“But there are also stroppy magicians enmeshed in intrigues, dragons in disguise, foppish fairies, giant mermaids, and people flying around on clouds. Characters cast spells that go wrong and find themselves hopelessly entangled in hijinks. Women of various descriptions harangue other people at hilarious length. I was thinking about power when I wrote the book, but I wrote it mostly to entertain and comfort myself, as a prophylactic against loneliness. I hope it serves that purpose for others too.”

I like the cover quite a lot too, the color appeals to me and the sensation of bas-relief is excellent, while the dragon looks great. It doesn’t say much about the actual novel, but I still like it.

With all these in mind I am waiting with great interest the release of Zen Cho’s “Sorcerer to the Crown”, on September, 1st by Ace Books in the US and on September, 10th by Pan Macmillan (cover not yet revealed) in the UK.

In this sparkling debut, magic and mayhem clash with the British elite…

The Royal Society of Unnatural Philosophers, one of the most respected organizations throughout all of England, has long been tasked with maintaining magic within His Majesty’s lands. But lately, the once proper institute has fallen into disgrace, naming an altogether unsuitable gentleman—a freed slave who doesn’t even have a familiar—as their Sorcerer Royal, and allowing England’s once profuse stores of magic to slowly bleed dry. At least they haven’t stooped so low as to allow women to practice what is obviously a man’s profession…

At his wit’s end, Zacharias Wythe, Sorcerer Royal of the Unnatural Philosophers and eminently proficient magician, ventures to the border of Fairyland to discover why England’s magical stocks are drying up. But when his adventure brings him in contact with a most unusual comrade, a woman with immense power and an unfathomable gift, he sets on a path which will alter the nature of sorcery in all of Britain—and the world at large…

Thursday, April 30, 2015

Title spotlight - "The Two of Swords" by K.J. Parker

So, K.J. Parker stepped out of the shadows and cast a light on the identity of the writer behind this pseudonym, that of Tom Holt. (I could have used some drums and made a longish pause here to heighten the suspense, but there is nothing surprising left of it since this news is over a week old.) I have very little to opinion on this, besides knowing precisely how to address K.J. Parker my consideration for his works doesn’t suffer any change whatsoever. K.J. Parker is one of my favorite fantasy writers, if not the top favorite. My only thought on this matter is that I hope K.J. Parker would continue to keep me busy with his novels and short stories in the future. I rest assured for the time being, K.J. Parker’s new novel “Savages” is coming this summer from Subterranean Press, while on September publishes his novella “The Last Witness”. More than that, between these two Orbit Books will finish the publication of K.J. Parker’s serialized novel, “The Two of Swords”. The first three parts of “The Two of Swords” are already available in various electronic formats, with the fourth coming on May and the rest monthly until September. There is a downside for me here, I am not very fond of serialized novels, since my patience is already put to a test by waiting for the books I wish to read to be released I am more willing to await the publication of all the parts of a serialized novel before starting reading it rather than wonder what happens in the next installment. It’s no easy task to do that with favorite TV shows or fantasy series. I just hope that when all the 8 parts of “The Two of Swords” are published a physical volume would be available also; I would certainly love to put it next to my copies of all K.J. Parker’s books. If you want to learn more about “The Two of Swords” or start reading it already you can find all the details on its dedicated website.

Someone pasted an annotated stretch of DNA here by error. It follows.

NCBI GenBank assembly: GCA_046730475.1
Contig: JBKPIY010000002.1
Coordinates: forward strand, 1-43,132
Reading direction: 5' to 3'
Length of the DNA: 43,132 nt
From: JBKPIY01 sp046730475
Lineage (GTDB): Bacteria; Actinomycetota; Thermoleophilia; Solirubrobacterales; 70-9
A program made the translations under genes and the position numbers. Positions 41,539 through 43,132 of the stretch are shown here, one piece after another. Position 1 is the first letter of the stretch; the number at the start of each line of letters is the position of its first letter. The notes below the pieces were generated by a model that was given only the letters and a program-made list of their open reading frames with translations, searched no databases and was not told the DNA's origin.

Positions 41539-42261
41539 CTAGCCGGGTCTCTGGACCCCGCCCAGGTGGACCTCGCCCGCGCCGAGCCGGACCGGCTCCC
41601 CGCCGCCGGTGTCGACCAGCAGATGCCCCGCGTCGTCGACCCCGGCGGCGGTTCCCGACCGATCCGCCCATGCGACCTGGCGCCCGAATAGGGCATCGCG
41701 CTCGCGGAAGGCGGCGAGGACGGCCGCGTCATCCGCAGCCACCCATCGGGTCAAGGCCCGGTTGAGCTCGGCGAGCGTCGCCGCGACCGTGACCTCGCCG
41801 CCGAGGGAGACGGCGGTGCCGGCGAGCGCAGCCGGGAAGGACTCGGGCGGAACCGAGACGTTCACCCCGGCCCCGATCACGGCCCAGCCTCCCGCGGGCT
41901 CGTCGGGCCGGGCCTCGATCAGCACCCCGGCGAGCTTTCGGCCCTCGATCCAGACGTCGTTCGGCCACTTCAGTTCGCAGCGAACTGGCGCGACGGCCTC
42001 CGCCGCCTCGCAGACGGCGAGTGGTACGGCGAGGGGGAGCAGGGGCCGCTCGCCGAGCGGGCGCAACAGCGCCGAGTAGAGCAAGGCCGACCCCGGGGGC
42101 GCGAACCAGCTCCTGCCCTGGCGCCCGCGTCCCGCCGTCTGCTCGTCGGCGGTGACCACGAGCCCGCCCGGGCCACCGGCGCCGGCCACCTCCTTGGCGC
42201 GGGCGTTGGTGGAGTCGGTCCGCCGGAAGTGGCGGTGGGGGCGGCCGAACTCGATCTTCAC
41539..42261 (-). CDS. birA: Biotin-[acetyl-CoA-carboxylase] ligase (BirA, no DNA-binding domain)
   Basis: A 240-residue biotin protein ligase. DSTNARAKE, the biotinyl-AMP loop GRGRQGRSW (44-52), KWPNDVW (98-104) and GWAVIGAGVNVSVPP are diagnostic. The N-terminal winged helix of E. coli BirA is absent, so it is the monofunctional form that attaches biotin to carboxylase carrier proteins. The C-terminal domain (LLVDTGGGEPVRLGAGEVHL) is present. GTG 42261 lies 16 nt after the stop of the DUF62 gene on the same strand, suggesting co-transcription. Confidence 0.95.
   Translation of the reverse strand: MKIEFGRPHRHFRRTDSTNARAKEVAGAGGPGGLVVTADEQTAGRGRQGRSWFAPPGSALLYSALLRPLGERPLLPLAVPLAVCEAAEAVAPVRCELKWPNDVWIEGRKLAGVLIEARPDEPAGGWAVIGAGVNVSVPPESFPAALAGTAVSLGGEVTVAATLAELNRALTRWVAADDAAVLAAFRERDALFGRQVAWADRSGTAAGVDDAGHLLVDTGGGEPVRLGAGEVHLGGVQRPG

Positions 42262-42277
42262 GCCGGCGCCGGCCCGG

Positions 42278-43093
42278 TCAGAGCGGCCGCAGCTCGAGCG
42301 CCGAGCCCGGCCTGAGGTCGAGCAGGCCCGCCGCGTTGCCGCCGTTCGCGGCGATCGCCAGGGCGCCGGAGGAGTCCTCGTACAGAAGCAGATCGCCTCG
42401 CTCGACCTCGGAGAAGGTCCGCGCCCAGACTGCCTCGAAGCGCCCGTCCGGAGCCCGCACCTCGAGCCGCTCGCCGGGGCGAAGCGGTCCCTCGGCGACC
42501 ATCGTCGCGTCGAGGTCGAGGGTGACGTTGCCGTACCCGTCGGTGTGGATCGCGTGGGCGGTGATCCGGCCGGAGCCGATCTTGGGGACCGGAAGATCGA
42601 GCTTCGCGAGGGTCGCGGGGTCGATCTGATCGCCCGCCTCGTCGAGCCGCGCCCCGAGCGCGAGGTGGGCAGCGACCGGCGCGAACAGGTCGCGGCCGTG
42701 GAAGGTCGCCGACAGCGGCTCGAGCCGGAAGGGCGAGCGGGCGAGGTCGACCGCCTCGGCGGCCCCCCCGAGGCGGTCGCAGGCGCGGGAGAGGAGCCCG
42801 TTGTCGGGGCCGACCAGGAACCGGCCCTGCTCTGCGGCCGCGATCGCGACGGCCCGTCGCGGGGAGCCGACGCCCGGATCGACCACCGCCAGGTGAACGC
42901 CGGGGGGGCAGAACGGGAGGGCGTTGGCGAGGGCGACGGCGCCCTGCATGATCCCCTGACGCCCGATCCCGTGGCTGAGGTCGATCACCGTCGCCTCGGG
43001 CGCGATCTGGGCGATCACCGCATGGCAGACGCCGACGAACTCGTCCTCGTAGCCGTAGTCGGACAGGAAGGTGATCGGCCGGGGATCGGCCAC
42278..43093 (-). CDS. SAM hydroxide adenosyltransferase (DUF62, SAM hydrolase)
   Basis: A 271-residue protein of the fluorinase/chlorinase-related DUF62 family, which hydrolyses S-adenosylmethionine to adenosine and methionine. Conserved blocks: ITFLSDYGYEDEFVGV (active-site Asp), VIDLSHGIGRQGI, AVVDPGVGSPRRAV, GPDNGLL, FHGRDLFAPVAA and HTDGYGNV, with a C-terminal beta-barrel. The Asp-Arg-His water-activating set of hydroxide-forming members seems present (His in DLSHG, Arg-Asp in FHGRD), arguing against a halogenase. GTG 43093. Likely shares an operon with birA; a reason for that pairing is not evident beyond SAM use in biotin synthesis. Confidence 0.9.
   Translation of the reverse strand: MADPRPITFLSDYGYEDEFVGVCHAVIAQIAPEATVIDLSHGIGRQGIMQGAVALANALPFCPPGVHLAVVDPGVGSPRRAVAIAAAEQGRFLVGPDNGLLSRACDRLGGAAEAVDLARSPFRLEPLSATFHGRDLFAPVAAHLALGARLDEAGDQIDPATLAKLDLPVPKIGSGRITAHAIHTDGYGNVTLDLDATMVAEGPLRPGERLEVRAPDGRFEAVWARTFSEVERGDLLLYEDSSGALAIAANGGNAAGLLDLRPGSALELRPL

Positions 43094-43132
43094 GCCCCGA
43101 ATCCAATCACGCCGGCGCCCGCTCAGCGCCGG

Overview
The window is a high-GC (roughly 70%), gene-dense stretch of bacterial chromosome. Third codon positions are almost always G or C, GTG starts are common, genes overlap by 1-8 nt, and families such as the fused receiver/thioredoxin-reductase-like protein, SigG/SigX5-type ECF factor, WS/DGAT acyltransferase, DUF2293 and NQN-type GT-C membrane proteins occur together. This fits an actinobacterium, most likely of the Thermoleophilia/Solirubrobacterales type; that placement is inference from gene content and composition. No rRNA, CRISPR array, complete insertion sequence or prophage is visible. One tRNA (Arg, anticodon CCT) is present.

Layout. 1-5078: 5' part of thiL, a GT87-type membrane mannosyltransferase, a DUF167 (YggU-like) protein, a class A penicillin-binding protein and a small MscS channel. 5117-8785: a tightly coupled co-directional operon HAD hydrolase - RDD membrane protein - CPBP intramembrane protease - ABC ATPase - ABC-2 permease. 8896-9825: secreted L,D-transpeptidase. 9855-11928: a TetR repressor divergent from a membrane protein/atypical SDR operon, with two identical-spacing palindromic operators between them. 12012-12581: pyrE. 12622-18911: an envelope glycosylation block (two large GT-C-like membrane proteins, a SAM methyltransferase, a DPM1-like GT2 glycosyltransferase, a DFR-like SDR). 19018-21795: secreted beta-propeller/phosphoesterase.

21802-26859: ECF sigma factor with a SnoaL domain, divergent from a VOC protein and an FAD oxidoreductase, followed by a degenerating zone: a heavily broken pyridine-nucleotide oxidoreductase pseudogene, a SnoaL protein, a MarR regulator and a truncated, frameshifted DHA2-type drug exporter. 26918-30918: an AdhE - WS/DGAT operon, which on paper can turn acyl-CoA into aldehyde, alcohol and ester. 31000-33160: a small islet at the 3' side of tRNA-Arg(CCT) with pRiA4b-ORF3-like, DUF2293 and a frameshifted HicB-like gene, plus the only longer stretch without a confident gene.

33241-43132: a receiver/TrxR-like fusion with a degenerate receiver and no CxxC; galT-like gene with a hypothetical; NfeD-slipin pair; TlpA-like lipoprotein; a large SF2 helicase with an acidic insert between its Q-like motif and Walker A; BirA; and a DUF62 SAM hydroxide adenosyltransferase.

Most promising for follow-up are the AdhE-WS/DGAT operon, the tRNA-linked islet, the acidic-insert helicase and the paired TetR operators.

“Why are we fighting this war? Because evil must be resisted, and sooner or later there comes a time when men of principle have to make a stand. Because war is good for business and it’s better to die on our feet than live on our knees. Because they started it. But at this stage in the proceedings,” he added, with a slightly lop-sided grin, “mostly from force of habit.”

A soldier with a gift for archery. A woman who kills without care. Two brothers, both unbeatable generals, now fighting for opposing armies. No-one in the vast and once glorious United Empire remains untouched by the rift between East and West, and the war has been fought for as long as anyone can remember. Some still survive who know how it was started, but no-one knows how it will end.

This serial novel from the World Fantasy Award winning K. J. Parker is the story of a war on a grand scale, told through the eyes of its soldiers, politicians, victims and heroes. The first three parts of The Two of Swords will arrive in April 2015, with further installments to be released monthly.

Wednesday, April 29, 2015

2014 Australian Shadows Awards

Last Friday the winners of the 2014 Australian Shadows Awards, awards recognizing annually the best published works of horror fiction written and edited in Australia, New Zealand and Oceania, have been announced.